Research in Developmental Disabilities vol:33 issue:2 pages:341-349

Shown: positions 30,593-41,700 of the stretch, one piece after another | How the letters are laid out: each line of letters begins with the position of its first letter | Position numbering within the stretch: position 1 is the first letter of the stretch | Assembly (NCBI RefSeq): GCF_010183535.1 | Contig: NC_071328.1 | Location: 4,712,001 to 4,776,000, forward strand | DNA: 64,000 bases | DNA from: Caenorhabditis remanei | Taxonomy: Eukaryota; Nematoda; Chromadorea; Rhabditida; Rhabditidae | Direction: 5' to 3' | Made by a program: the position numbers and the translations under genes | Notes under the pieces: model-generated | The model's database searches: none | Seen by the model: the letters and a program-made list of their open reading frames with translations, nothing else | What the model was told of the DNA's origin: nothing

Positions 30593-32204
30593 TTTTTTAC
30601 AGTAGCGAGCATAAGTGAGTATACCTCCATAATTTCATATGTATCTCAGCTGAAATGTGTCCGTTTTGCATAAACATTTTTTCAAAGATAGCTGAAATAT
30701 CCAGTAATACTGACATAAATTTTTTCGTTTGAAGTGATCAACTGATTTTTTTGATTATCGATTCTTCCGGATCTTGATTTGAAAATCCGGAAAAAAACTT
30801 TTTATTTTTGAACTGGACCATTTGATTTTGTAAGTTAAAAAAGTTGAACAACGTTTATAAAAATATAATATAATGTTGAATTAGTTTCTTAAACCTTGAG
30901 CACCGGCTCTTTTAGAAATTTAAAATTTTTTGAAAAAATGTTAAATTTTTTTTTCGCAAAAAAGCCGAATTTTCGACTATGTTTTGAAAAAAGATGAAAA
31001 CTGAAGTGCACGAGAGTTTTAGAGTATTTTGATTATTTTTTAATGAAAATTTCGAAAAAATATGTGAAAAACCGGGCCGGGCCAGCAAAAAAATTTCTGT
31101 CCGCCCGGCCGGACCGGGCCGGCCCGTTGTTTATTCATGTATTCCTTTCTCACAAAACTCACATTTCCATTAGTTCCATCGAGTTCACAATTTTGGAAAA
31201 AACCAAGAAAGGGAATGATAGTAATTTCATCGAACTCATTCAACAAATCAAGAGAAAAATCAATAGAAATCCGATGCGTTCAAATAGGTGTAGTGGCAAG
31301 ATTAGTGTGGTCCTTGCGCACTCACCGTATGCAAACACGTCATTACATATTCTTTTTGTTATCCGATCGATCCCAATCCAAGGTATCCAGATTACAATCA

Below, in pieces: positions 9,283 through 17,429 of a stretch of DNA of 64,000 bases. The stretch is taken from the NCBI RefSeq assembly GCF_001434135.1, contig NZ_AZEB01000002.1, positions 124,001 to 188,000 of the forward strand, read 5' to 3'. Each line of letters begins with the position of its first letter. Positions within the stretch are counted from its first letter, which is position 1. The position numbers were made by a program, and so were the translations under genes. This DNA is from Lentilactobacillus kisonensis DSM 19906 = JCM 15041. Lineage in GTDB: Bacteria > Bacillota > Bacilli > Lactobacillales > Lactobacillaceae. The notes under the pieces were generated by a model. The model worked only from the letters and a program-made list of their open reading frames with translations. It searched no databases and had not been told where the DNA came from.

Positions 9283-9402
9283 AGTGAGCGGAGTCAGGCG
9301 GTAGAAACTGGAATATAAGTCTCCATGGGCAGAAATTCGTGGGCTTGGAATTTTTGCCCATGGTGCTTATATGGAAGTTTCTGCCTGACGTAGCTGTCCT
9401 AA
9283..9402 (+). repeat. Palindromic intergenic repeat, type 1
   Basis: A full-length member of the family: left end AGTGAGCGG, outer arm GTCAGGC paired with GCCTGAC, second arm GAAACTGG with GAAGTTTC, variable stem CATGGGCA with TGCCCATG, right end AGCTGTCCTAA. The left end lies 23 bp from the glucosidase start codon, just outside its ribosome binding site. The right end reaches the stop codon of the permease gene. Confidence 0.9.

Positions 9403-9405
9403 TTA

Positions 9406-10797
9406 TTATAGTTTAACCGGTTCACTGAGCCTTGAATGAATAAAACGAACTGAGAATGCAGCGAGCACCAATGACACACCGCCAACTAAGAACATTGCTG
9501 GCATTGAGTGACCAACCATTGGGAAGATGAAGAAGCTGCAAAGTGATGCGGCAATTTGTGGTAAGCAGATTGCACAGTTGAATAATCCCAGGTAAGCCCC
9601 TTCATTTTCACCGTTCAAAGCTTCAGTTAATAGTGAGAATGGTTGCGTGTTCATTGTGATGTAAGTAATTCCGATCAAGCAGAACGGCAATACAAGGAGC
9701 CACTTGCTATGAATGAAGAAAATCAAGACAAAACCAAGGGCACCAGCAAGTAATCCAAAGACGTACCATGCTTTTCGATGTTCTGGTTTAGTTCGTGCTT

In this study, we investigated whether (1) children with cerebral palsy (CP) using night orthoses experience more sleep disturbance than those not using night orthoses, (2) parental personality is related to the experienced parental burden of night orthoses, and (3) parental sense of competence in the parenting role mediates the relation between parental personality and parental burden. Eighty-two Flemish children with CP (55 using/27 not using night orthoses) with a mean age of 9 years and 10 months (GMFCS level I-V) participated in this cross-sectional questionnaire study, using the Sleep Disturbance Scale (SDSC), Parenting Stress Index (PSI), Big Five Inventory (BFI) and a newly developed inventory to assess the parental burden of night orthoses. Multivariate analysis of covariance revealed no statistical significant differences in sleep disturbance between children using/not using night orthoses. These findings are positive as the use of night orthoses are presumed to be important in providing adequate postural care in children with CP. Extraverted and emotionally stable parents experienced less parental burden. Mediation analysis revealed that parental sense of competence partially mediated the relation between parental personality and the parental burden. These results suggest that integrating parental sense of competence in treatment programs can improve the understanding of experienced burden. Implications of such integrations for therapy are discussed. (C) 2011 Elsevier Ltd. All rights reserved.